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YA Contemporary Guidepost #2: Love Stories
Lucy Silag
Posted: Friday, August 23, 2013 11:10 AM
Joined: 6/7/2013
Posts: 1356


As the second in a series of blog  Guideposts for Writing Young Adult Contemporary fiction, we're thinking about that old YA standby: the teen romance. Should your book have one or not?


 Put a Little Love in Your Book


It’s extremely hard to think of a YA book in any literary category that doesn’t have some element of romance. Romance might not be the central theme, but it’s a good anchor in almost any story. For example, THE SISTERHOOD OF THE TRAVELING PANTS by Ann Brashares is about the friendship (and those magical pants). But of the four main characters in the book, three of them have a love interest. One of the most effective ways Ann Brashares illustrates the depth of the sisterhood is by showing us how the characters soothe each other’s romantic anxieties and heartbreaks, as well as celebrate when the others find love. Even books that are relatively “Gender”-less usually explore the theme of love: Stephen Chbosky's THE PERKS OF BEING A WALLFLOWER (which is, by the way, our inaugural #BCReadalong), EVERY DAY by David Levithan, and PARANOID PARK by Blake Nelson are all welcome books that shows us the complexities of teen life—and love—from a guy’s perspective.


Romance genre conventions dictate that a true romance novel must end happily. And in a true YA Romance, this is also the case. However, in YA Contemporary books, the resolution does not have to be so clear: the story can simply explore the complexities of love, sex, and relationships as a lens with which to develop character and plot. This works in YA because the young adult years (ages 12-18 ) are when hormones are raging, emotions are high, and figuring out how to love someone is thrilling, awkward, scary, and, in some teen's families, even forbidden (a la Romeo and Juliet). Most YA novels center around the journey of a young person or people as they are first learning to think independently and asserting themselves. Being intimate with someone for the first time, with all the emotional risk that involves, requires a terrific leap of faith: perfect fodder for a YA novel.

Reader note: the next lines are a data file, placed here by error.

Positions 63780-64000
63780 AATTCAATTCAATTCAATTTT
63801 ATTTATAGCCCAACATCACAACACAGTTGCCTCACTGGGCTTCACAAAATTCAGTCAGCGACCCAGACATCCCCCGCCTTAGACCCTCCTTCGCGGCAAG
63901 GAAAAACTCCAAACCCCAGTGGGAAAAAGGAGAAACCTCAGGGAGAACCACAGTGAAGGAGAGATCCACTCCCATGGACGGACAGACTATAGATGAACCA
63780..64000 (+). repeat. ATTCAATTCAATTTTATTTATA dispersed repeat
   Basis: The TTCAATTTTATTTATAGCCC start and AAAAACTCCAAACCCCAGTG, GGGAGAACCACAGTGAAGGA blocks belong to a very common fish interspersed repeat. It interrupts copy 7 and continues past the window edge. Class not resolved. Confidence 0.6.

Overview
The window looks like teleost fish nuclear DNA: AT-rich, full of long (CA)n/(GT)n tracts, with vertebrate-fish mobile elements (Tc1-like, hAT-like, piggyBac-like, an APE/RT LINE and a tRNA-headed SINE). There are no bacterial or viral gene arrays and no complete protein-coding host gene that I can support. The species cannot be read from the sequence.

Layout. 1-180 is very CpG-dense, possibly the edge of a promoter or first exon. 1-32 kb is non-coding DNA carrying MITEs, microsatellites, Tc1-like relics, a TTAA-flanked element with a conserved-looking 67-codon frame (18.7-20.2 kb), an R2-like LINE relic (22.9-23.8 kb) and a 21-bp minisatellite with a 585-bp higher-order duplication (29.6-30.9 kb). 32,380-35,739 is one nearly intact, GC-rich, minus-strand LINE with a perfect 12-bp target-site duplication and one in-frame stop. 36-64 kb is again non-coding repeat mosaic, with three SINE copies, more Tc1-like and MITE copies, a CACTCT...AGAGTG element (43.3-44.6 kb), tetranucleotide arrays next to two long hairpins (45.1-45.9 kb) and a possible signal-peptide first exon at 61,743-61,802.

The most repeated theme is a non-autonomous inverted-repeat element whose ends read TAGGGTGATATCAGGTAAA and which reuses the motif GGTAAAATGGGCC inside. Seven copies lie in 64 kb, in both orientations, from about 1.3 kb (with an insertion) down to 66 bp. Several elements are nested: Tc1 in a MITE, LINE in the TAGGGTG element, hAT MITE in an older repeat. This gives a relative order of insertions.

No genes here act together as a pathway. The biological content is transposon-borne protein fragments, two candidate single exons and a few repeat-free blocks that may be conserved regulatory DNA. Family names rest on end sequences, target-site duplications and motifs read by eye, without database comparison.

When Love is NOT the Answer


Nevena and I sat together for a minute yesterday trying to think of at least one YA book we'd read recently that had no love story. We laughed when we realized the only one we could come up with was ZOE LETTING GO by Nora Price, the book and author we featured in a Q&A on the blog yesterday.


I thought for a while about how a love story would have fit into ZOE LETTING GO. The whole idea just made me uncomfortable. ZOE's characters are deep into destructive eating disorders, and there is an element of psychological thriller in the way Price told the story. There is also a claustrophobic quality to this book--the plot and sense of foreboding were so tightly wrought that a love story would have confused things rather miserably, possibly misdirecting the tension that kept the pages turning. The isolated best friendship at this novel's core is so important to understanding why things unfold the way they do. Nora Price made the right choice here to do the atypical and not include a teen love story. But it is a rare book that does that.


So what do you think works best in YA Contemporary? Are you building your book around a teen romance, or are you going against the grain and excluding that from your book's themes? Share your thoughts with the community below!


--edited by Lucy Silag on 8/23/2013, 11:10 AM--


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